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Archaeology and the Emergence of Greece$
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Anthony Snodgrass

Print publication date: 2006

Print ISBN-13: 9780748623334

Published to Edinburgh Scholarship Online: March 2012

DOI: 10.3366/edinburgh/9780748623334.001.0001

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Metalwork as Evidence for Immigration in the Late Bronze Age

Metalwork as Evidence for Immigration in the Late Bronze Age

Chapter:
(p.118) Chapter 6 Metalwork as Evidence for Immigration in the Late Bronze Age
Source:
Archaeology and the Emergence of Greece
Author(s):

Anthony Snodgrass

Publisher:
Edinburgh University Press
DOI:10.3366/edinburgh/9780748623334.003.0006

The great wave of destruction and abandonment of Mycenaean sites at or near the end of the Late Helladic IIIB period is one of the inescapable landmarks of the Aegean Late Bronze Age. For the past twenty years and more, however, many scholars have also seen it as something else: as the occasion of a mass immigration and permanent settlement in Greece of non-Mycenaean peoples. When we examine the other archaeological evidence from the Aegean, we find that the testimony of architecture, of funerary practices, of grave goods, and above all of pottery, so far from giving any suggestion of the arrival of a non-Mycenaean population, presents an almost uniform picture of the post-destruction period, the earlier part of Late Helladic IIIC, as a survival of its predecessor. There were few steps in Greek metallurgy more important than the introduction of the full-length sword to the Greek mainland. The fibula is a development of the European pin, not of Mycenaean buttons, and therefore could hardly have originated in Mycenaean Greece, where buttons were used only exceptionally.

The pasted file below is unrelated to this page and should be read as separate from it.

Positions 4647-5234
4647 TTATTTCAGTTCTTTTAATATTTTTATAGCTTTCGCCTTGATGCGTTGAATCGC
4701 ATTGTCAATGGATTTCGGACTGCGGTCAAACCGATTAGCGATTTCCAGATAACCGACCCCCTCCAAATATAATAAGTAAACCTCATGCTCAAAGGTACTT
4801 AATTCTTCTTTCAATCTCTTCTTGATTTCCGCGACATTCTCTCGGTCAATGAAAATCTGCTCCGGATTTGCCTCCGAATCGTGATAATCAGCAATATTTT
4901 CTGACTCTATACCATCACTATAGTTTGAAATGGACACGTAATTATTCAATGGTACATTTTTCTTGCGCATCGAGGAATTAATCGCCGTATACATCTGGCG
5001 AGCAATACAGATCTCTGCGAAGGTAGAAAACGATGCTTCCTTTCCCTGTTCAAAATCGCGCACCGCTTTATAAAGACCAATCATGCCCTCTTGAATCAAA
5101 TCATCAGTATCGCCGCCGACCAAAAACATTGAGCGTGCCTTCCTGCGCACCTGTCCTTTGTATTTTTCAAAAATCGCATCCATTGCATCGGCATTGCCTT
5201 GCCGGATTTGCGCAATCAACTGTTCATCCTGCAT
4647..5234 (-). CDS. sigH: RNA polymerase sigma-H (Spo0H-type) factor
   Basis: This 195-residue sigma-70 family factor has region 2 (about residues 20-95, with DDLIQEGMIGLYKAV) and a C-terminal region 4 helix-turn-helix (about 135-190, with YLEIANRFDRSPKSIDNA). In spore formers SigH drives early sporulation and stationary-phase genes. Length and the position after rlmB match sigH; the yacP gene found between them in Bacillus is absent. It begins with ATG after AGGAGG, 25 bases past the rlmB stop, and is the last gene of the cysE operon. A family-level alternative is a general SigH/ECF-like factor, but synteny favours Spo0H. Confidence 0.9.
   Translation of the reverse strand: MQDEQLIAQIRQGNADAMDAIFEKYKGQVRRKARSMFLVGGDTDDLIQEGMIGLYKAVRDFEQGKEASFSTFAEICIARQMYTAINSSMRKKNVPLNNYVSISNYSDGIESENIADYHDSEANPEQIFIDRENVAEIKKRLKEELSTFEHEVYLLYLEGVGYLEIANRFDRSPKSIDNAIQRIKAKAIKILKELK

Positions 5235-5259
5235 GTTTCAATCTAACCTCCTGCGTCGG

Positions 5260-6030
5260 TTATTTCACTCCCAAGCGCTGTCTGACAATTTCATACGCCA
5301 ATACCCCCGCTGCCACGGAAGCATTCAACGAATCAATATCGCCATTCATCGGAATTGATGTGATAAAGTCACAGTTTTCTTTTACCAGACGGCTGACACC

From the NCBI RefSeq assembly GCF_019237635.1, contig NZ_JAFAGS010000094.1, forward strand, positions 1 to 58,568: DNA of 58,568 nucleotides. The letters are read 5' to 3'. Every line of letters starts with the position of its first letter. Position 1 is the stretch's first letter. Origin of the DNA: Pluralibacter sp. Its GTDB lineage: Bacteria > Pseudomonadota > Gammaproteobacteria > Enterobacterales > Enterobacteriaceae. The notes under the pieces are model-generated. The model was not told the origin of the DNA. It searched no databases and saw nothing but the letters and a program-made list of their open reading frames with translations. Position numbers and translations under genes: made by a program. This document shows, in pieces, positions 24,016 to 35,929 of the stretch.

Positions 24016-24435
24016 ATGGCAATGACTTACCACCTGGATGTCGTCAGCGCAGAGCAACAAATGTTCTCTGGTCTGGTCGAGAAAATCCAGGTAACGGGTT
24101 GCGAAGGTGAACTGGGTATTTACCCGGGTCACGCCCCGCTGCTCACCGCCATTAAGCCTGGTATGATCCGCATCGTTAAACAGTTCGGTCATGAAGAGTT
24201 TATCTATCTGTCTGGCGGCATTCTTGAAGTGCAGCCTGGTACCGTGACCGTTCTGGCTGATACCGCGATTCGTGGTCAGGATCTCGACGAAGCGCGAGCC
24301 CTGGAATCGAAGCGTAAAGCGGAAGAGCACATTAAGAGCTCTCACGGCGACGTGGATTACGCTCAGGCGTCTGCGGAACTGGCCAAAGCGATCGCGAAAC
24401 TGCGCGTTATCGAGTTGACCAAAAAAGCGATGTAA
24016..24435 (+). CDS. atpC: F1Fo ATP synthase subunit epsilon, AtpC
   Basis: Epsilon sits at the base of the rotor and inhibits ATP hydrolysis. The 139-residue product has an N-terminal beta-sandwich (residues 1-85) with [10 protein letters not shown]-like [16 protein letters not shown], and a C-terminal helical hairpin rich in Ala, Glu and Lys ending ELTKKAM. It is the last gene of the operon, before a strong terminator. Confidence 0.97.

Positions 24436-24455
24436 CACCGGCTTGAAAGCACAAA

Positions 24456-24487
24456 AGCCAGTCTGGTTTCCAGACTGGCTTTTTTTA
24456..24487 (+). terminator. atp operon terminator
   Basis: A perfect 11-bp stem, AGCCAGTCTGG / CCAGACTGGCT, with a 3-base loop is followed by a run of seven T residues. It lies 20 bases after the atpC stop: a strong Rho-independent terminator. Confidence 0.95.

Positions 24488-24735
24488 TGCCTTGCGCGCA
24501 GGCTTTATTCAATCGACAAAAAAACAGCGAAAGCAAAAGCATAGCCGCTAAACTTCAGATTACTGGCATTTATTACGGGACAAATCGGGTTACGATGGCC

Keywords:   Aegean, Late Bronze Age, destruction, settlement, mass immigration, Greece, architecture, metallurgy, pottery, fibula

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